What is medical tourism?
Medical tourism refers to travelling to another country, for the purpose of obtaining medical treatment in that country.
Increasing numbers of Australians (perhaps 15,000 a year) obtain medical treatment overseas in an effort to reduce costs, particularly in the area of cosmetic surgery. There are Australian companies which offer medical tourism, specialised travel insurers and support from some private health insurers.
Whilst data on adverse medical tourism outcomes is limited, some quite serious complications have been reported in the media.
Compensation may be available for medical tourism surgical or post-operative care errors, when something goes wrong during, shortly following or as a result of surgery, which could reasonably have been avoided.
Can I claim?
Treatment error does not always amount to medical negligence. To do so, it must be shown that:
- in making the error, the medical practitioner did not exercise reasonable skill, care or expertise; and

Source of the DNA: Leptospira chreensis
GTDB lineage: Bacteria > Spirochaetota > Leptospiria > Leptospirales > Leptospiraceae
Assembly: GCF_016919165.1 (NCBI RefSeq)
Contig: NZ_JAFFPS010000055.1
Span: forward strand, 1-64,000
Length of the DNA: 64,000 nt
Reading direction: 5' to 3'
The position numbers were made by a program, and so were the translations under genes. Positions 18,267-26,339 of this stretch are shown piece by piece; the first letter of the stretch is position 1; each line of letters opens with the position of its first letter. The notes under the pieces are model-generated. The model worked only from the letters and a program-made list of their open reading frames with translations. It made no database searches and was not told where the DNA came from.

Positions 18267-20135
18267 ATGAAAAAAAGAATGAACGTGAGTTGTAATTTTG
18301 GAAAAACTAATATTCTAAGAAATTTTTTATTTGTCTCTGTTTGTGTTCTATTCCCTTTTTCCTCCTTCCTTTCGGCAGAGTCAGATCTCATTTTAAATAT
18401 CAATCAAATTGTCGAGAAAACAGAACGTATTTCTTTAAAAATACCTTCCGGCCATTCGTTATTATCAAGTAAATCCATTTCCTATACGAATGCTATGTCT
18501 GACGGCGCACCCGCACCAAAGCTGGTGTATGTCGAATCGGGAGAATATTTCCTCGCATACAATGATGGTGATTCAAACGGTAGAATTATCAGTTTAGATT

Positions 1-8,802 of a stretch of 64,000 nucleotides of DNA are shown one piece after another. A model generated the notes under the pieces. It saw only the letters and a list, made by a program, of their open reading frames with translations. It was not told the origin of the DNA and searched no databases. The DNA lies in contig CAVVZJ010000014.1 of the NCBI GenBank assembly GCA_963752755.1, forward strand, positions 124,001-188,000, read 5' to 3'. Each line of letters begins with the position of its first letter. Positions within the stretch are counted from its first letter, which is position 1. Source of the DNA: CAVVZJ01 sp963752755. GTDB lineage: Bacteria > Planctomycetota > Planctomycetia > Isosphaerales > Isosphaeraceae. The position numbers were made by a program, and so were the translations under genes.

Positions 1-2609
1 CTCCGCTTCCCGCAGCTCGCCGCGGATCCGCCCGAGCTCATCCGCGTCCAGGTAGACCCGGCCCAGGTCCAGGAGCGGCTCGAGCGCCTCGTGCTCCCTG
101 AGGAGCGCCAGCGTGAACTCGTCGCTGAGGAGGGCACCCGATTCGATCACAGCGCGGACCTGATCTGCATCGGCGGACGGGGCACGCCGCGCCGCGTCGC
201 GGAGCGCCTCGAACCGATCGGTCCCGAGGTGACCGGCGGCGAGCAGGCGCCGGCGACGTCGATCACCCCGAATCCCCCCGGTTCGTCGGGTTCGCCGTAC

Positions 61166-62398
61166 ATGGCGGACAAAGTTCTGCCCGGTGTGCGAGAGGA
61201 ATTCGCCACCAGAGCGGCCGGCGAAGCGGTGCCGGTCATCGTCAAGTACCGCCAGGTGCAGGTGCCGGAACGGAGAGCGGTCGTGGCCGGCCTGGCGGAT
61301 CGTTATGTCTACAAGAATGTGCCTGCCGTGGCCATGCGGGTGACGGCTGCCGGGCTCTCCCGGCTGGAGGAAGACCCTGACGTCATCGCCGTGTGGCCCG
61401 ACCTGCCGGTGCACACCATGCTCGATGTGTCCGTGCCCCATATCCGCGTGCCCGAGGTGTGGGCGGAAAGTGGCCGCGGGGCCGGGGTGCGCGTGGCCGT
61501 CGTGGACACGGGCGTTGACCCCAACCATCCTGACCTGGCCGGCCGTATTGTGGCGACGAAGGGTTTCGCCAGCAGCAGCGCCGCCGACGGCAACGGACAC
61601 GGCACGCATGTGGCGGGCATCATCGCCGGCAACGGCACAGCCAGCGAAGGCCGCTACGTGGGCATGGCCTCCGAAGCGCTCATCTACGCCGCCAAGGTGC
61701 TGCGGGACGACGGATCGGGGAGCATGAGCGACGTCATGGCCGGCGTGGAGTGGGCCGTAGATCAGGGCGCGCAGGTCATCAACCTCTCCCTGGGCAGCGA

- the error caused harm or injury to the patient, beyond the underlying condition the patient was being treated for.
Situations can also occur where the risks of surgery are not properly communicated to a patient, causing a patient to undergo surgery they would not have had if they had been made fully aware of the risks involved. In such circumstances, if the undisclosed risk materialises, causing damage or injury to the patient, the patient may be able to sue the doctor or hospital for damages.
Medical negligence is a particularly complex area of law and any potential claim must be investigated thoroughly. Medical tourism adds to the legal complexity of a compensation claim. If you have been injured or suffered damage as a result of a treatment error and you think that you have a medical tourism compensation claim, submit an enquiry or call us.